Lenten Reflections

Triduum: Until he comes again

Exodus 12:1-4, 11-14 Psalm 116 1 Corinthians 11:23-26 John 13:1-17, 31b-35 Isaiah 52:13-53:12 Psalm 22 Hebrews 10:16-25 John 18:1-19:42 Job 14:1-14 Psalm 31:1-4, 15-16 1Peter 4:1-8 John 19:38-42
April 1, 2018
Presiding Bishop Michael Curry, The Episcopal Church

Movements shake things up!  One moment, everything feels stable, secure, predictable. Then suddenly the ground shifts, the earth shakes, and what appeared steady and familiar before now feels…different.  Movements shake things up.  Movements change things.

Paul understood this all too well. He had heard about this new thing from Palestine, this Jesus Movement.  He heard how Jesus challenged so many things that were sure and certain, spending more time empowering people than propping up institutions.  When the keepers of the status quo arrested Jesus and threatened him with death, he simply stood before them, humble but unbowed.  When they killed him, this Jesus just didn’t seem to stay dead!  And his movement grew, even as Paul tried with all his might to bring it down. 

Then a funny thing happened on the way to Damascus.  Paul encountered the risen Jesus, and in that moment, the ground beneath him moved.  Suddenly the one who had tried to destroy the Jesus Movement now with equal zeal propelled it forward.  Indeed, it wasn’t long before Paul and his colleagues were described as those who, in the Name of Jesus, “turned the world upside down.”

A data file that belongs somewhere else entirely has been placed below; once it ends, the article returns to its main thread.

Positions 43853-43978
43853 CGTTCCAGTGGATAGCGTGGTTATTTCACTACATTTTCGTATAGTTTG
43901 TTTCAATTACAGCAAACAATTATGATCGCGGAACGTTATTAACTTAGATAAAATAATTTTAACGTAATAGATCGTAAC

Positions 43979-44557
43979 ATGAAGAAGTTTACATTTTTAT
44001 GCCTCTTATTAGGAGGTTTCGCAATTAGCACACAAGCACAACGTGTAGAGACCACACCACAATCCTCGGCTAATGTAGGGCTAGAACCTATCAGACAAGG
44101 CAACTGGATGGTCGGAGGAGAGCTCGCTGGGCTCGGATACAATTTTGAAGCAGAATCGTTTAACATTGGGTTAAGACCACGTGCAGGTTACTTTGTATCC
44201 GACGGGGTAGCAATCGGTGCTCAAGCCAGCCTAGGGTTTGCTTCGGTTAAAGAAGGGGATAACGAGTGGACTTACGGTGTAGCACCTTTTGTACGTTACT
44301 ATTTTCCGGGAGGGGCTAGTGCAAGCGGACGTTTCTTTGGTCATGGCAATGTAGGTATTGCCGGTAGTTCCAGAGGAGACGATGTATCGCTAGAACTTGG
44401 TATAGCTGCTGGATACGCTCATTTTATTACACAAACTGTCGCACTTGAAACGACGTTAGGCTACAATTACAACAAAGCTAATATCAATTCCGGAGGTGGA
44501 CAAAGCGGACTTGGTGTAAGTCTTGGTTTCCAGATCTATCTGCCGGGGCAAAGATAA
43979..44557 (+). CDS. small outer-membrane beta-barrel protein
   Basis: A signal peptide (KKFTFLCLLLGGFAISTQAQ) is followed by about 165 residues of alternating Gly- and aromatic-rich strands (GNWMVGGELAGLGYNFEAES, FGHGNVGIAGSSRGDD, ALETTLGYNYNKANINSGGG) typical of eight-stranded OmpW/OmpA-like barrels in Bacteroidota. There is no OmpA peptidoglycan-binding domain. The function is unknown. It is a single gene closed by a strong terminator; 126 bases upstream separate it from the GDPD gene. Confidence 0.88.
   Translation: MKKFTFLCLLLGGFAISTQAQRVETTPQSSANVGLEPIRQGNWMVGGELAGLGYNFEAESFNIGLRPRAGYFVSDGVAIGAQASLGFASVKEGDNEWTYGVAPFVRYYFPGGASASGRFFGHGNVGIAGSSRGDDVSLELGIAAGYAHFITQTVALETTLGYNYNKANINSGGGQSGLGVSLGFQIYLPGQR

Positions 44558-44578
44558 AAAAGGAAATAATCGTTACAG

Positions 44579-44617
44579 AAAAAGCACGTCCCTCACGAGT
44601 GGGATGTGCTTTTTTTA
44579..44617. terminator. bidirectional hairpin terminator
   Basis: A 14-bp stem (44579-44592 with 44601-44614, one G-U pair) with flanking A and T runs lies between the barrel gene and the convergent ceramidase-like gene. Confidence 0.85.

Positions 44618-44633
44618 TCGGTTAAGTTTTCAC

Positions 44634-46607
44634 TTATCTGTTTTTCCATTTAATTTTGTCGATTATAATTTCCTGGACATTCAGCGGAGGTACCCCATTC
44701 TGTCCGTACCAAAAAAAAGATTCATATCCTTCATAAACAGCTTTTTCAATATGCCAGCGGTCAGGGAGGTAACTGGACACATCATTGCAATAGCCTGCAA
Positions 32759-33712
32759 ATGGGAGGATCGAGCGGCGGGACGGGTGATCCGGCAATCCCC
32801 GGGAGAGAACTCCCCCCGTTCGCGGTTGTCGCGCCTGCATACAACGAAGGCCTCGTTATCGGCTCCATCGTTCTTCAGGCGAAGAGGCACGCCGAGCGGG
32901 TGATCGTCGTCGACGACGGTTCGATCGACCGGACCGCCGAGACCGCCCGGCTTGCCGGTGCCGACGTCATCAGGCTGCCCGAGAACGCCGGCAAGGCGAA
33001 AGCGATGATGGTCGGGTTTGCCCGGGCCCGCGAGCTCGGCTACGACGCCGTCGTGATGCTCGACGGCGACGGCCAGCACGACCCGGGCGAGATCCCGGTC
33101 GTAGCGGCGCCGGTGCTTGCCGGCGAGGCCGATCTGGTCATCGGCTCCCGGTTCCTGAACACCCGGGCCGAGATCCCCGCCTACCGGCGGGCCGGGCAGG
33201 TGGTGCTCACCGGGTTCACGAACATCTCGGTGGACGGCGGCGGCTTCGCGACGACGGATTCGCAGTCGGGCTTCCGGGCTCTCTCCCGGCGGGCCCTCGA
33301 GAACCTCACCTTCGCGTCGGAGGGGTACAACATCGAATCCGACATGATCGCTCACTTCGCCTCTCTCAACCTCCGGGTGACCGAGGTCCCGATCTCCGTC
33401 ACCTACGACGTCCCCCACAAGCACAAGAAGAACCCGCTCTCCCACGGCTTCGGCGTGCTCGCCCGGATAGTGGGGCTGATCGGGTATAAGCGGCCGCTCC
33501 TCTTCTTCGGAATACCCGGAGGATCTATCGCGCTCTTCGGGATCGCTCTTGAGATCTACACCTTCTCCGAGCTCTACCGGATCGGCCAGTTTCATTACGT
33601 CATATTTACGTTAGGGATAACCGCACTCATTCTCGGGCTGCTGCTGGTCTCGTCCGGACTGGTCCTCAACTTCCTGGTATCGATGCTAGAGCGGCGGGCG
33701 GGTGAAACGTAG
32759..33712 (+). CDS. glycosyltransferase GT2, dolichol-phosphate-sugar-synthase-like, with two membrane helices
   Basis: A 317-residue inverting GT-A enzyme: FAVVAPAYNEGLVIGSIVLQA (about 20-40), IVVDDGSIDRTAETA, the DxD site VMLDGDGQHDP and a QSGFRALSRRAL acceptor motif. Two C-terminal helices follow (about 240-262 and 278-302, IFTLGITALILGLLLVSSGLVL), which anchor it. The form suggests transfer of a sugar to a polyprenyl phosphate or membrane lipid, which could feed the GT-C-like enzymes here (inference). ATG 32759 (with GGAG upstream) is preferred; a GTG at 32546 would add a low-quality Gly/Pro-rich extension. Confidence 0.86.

Throughout his life, Paul remained committed, always calling his friends—and all of us—to join him in that movement where everything we say and everything we do proclaims the life, death, and resurrection of Jesus Christ until he comes again. 


“Let the whole world see and know that things which were cast down are being raised up, and things which had grown old are being made new, and that all things are being brought to their perfection by him through whom all things were made, your Son Jesus Christ our Lord.  Amen.”

Prayer for the Mission of the Church, from Good Friday, The Book of Common Prayer 1979,  The Episcopal Church

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